<Bob Clark (940413.1445 EDT)>

Bill Leach (940407.20:24 EST(EDT)Subject: Re: TEMPORAL VBLS - RKC


Are we agreed that (esp. humans) do not have an "absolute sense"
about time?

Frankly, this question had not occurred to me.

There are some indications that we may have an "absolute sense" of
time. For example, consider "jet lag," the effects of changing to
daylight saving, the problems people have with changing shift
schedules, the effects of arising at an unusually early hour, studies
of changing sleep schedules, observations of circadian rhythms in
various organisms, etc.

However, for purposes of discussion, analysis, experiment, etc, it's
possible to shift attention from one time scale to another. Indeed,
such shifts in time scale are essential when shifting attention from
one level of the hierarchy to another.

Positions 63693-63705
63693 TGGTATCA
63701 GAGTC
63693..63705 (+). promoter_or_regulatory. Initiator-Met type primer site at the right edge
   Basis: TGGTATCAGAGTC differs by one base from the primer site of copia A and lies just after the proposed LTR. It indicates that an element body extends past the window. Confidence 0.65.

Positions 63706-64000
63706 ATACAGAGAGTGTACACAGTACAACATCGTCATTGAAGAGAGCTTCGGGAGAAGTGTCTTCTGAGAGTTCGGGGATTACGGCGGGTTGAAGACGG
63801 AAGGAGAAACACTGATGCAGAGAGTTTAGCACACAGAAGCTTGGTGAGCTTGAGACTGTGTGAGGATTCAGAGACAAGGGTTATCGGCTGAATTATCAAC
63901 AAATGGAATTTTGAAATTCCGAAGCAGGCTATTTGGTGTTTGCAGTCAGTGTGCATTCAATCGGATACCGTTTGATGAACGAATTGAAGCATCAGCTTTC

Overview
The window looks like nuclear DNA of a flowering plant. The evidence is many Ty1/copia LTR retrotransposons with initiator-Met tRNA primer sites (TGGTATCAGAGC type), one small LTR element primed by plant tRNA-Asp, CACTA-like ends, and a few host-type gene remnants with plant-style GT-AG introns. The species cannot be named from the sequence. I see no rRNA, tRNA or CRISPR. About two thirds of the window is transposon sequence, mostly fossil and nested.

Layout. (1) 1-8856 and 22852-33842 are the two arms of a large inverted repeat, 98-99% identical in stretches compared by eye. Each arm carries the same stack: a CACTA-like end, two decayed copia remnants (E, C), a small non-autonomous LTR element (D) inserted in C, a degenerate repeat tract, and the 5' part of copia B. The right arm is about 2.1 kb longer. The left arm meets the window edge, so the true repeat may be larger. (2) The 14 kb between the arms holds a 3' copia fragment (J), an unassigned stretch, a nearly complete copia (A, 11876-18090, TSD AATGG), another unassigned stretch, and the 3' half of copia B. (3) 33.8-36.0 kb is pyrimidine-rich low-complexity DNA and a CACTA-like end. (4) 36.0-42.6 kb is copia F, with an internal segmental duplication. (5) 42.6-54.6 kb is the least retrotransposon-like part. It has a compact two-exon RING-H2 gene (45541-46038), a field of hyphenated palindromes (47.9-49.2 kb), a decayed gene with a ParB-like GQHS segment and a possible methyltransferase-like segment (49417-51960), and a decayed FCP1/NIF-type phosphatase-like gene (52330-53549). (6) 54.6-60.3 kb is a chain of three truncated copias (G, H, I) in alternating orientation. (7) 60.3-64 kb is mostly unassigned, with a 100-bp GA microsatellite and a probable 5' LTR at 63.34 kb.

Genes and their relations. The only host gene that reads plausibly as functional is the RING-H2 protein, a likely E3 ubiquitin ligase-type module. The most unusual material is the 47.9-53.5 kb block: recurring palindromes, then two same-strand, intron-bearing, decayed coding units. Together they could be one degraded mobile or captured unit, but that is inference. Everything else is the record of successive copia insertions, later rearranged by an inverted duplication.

Thus I conclude that "humans may be able to perceive an absolute time
scale," but, perhaps more important, "humans certainly perceive
relative time scales."


that there are people that actually do have an absolute sense for
audible pitch.

The phrase "absolute pitch" is unfortunate because it implies some
kind of "built-in" reference for pitch. Many musical instruments do
indeed have such intrinsic pitch characteristics. Some can be
adjusted ("tuned") to match other instruments. Humans can produce
different pitches (vocally), although they tend to use a limited
range of pitch when speaking.

A wide range of pitches is perceivable with sounds of various origins.

"Absolute pitch" refers to the learned ability to remember,
recognize, and produce specific tones. Some people are remarkably
accurate in this ability. But it is a learned skill of memory. I
have a limited ability to do this for some pitches, and can extend it
to other pitches by using musical intervals. But I have never taken
the trouble to develop this skill.

In reviewing music and related topics in my Britannica, I find
reports that support these conclusions.

Regards, Bob Clark